Posted on June 07 2023
You'll have heard that saying a million times, usually because it rings true. It's certainly something that resonates with watch enthusiasts.
Why change a successful watch design?
If a watch functions well and buyers love the style, what would be the point of reinventing the wheel?
It's why many brands make a Flieger-style pilot's watch or a Panda-dial chronograph. They're proven designs that will always sell.
It's also why many companies make a Submariner-style dive watch. It's now an established style that transcends individual brands. It is the picture many of us have in our heads when we hear the term 'dive watch'.
So when young British brand Pompeak debuted its first dive watch that's the aesthetic they chose. A popular and recognisable style that has been tried and tested - and arguably, not bettered.
I got my hands on the distinctive waffle dial version - let's see what I thought.
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Pompeak Sub-Aquatic (Waffle Edition)
Pompeak Sub-Aquatic Swiss Automatic Watch Review
It's an exciting time for British watch brands. Over the last year or so I've had an impressive and eclectic bunch of British watches cross my desk. I was more than impressed by Bremont's bronze militaristic Broadsword and had to read the instructions to learn how to tell the time with Mr Jones' quirky Ascendant. I've worn MHD's motoring racing-inspired beauties and got my hands on William Wood's tribute to British Fireman.
From Timor to Shore Projects, we seem to be launching exciting new brands left, right and centre. And one of the young companies that grabbed my attention is Pompeak, a brand founded by two brothers who hit the ground running after their early success on Kickstarter.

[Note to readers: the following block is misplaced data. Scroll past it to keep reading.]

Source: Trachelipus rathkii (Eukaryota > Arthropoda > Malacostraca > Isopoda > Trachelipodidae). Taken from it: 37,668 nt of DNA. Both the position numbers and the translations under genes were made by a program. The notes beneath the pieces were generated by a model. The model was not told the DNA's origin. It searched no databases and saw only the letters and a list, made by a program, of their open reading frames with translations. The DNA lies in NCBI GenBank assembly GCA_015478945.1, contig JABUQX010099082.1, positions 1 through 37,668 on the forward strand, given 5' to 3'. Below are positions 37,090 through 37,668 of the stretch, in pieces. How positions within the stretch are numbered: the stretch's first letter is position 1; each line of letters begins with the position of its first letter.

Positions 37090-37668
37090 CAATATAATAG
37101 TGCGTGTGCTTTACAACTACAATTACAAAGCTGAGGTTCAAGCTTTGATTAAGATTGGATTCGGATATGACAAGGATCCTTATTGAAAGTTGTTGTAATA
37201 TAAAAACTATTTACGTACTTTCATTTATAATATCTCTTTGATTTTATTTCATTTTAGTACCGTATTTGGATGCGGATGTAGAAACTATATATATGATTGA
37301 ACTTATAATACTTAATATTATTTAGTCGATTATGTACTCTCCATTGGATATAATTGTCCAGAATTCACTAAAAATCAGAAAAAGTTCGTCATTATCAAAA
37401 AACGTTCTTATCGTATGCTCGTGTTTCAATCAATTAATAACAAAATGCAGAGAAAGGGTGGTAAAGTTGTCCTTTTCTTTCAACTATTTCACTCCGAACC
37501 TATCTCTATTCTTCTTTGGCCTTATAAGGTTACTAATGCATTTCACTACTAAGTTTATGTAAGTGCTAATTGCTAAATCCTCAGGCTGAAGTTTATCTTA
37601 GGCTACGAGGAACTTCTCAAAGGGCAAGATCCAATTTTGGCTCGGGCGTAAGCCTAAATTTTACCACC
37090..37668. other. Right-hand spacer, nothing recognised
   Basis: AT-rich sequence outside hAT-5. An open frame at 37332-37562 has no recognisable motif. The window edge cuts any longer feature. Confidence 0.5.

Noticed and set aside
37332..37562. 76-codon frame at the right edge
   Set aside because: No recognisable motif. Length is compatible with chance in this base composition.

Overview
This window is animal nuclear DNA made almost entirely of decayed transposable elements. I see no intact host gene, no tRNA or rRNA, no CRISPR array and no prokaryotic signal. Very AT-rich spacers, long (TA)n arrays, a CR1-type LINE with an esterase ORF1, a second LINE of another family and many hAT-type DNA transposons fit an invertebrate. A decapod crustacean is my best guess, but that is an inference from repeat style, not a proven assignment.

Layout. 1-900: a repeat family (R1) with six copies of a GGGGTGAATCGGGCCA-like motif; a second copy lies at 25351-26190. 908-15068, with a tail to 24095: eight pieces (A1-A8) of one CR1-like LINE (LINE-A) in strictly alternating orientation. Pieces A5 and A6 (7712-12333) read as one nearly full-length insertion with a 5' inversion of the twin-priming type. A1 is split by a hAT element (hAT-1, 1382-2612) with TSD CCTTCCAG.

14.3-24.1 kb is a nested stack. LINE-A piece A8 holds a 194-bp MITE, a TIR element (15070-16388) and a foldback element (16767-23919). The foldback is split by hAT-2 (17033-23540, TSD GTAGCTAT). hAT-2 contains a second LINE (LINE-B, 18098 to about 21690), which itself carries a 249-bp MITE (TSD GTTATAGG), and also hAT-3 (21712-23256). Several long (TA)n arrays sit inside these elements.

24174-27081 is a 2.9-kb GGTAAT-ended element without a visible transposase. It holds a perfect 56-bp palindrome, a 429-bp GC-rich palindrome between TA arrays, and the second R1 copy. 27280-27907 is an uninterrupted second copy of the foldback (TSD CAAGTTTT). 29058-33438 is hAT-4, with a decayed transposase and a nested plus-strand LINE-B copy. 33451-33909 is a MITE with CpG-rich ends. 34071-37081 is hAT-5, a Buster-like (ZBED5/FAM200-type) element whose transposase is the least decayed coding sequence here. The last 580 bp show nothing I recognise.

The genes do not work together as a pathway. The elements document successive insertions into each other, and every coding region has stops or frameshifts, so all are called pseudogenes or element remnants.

Dave and Noah launched the brand in 2017 and gave their debut collection the moniker The Debut Collection. The simple minimalist quartz watch was a satisfactory opener and the brothers were clear that they intended to slowly and carefully grow the brand.
Next came the Gentlemen's Collection, a refined open-heart watch with a Japanese automatic movement. It definitely felt like a step up from the Debut.
And now we have Pompeak's first diver.
I'm pleased to say that, once again, this watch feels like another advancement. It's a legitimate diver's watch, with 200M of water resistance and a rotating ceramic bezel. But the big story for watch geeks is what the brand describes as "British design meets Swiss movement".
Yes, Pompeak's first dive watch is powered by a Swiss automatic movement. It's a bold step by Pompeak - it's an upgrade in both specs and price - but it certainly feels like a natural progression.
Let's take a closer look at the Sub-Aquatic dive watch.
Pompeak Sub-Aquatic (Waffle Edition) Watch in Detail
Despite the familiarity of the design, Pompeak has made an effort to differentiate the Sub-Aquatic from other dive watches. This is evident when unboxing the watch. The glossy black packaging is impressive and suggests that Pompeak are offering more than a tool watch or daily beater.
And my first impression of the watch itself?
It certainly looks the part and a quick inspection confirmed that. It feels substantial and has a pleasing mix of polished and brushed surfaces. The polished areas reflect the light, but the dark dial counteracts this, ensuring the watch retains the functional diver aesthetic.